Social Engineering

Last week, I had the opportunity to attend DefCon 23, an annual conference where hackers and cybersecurity professionals from around the world descend on Las Vegas to learn and share information about hacking techniques, system and software vulnerabilities, online privacy, and data protection. Each day of the convention was jam-packed with lectures, presentations, and demonstrations by some of the best and the brightest in the field, a few of whom recently made headlines when they unveiled potentially dangerous and devastating software vulnerabilities. Of all the lectures I attended, some of the most interesting and engaging speakers I saw shared their knowledge and insight at the “Social Engineering Village Talks,” an area of the conference dedicated solely to the topic of social engineering. The main point each of these speakers emphasized was this: human beings are the most vulnerable entry point into a network, a business, or an organization.

According to the IBM 2014 Cyber Security Intelligence Index, 95 percent of all investigated cybersecurity incidents listed human error as a contributing factor. Although this report includes such mistakes as incorrect system configuration, insufficient patch management, lost digital devices, and weak passwords under the “human error” umbrella, IBM couldn’t ignore the role that social engineering also plays in network and data breaches. The company concludes its report by stating, “Even those companies with strong security practices are still vulnerable to acts of social engineering. It’s important to educate employees on an ongoing basis about identifying suspicious communications and potential risks to the organization.”

What is Social Engineering?

Social engineering is an umbrella term encompassing the full range of methods used to manipulate people into divulging sensitive information. There are two main types of social engineering: human-based and computer-based. Human-based methods require the attacker to interact with people in order to obtain information, gain physical access to a location, system, or network. Computer-based methods use technology in an attempt to convince people to take a specific action that will ultimately lead to infected systems, compromised networks, and data theft.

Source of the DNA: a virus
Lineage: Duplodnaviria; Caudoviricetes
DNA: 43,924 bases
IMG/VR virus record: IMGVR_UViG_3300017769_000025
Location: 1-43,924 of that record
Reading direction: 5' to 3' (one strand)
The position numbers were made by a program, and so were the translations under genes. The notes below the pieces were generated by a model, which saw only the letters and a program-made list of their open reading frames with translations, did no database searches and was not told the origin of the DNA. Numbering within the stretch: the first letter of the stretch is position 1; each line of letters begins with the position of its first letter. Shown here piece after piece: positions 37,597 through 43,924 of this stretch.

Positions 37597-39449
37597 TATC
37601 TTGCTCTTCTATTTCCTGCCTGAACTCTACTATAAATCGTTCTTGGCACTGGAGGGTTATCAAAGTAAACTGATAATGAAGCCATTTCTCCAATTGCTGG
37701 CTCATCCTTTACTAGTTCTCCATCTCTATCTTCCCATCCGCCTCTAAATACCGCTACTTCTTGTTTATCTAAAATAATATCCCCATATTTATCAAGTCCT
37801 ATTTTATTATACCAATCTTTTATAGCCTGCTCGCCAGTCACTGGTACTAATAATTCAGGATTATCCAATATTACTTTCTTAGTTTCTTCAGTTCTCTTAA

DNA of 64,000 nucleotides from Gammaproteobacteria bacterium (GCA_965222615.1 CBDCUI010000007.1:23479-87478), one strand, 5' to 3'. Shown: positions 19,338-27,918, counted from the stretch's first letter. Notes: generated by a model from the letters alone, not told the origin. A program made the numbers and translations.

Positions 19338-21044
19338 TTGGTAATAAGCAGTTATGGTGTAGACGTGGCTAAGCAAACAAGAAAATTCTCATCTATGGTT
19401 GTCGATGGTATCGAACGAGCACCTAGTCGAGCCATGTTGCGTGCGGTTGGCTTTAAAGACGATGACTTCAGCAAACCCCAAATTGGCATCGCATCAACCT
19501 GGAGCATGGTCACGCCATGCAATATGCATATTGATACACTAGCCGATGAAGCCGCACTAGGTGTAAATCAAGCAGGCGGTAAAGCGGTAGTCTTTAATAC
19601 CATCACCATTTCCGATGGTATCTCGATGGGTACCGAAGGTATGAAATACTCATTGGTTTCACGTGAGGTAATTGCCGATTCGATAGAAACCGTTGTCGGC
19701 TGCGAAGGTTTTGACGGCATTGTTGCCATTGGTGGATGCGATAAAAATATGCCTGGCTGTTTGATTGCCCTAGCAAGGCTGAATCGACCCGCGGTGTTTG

Some examples of human-based social engineering tactics include:

  • Researching the target: attackers will often conduct preliminary reconnaissance on their victims before attempting to make contact in order to craft the most believable scenario possible.

  • Impersonation: an attacker attempts to gain access to an unauthorized location, system, or network by pretending to be someone they’re not (e.g., delivery person, computer technician, repairman, help desk employee, job applicant, new employee, contractor, customer, authority figure, etc.) When this technique is used via the phone, it’s called “vishing” and can be especially effective as there is less of a chance that the attacker will give himself away through body language.

  • Piggybacking and tailgating: an attacker attempts to gain unauthorized access to a location by following behind others to get through locked doors or restricted entryways.

  • Shoulder surfing: an attacker tries to gain login credentials by looking over the shoulder of the victim as they type.

  • Pretexting: an attacker using this method will fabricate a scenario in order to convince the victim to divulge sensitive and personal information (e.g., an attacker may pretend that he needs certain information, like a Social Security number or date of birth, to “verify” the victim’s identity.)

Some examples of computer-based social engineering tactics include:

  • Phishing: this technique involves sending generic spam emails to a large distribution list without targeting anyone specific in the hopes that some recipients will fall for the scam, divulge valuable information, or infect their machines by clicking on embedded malicious links or attachments.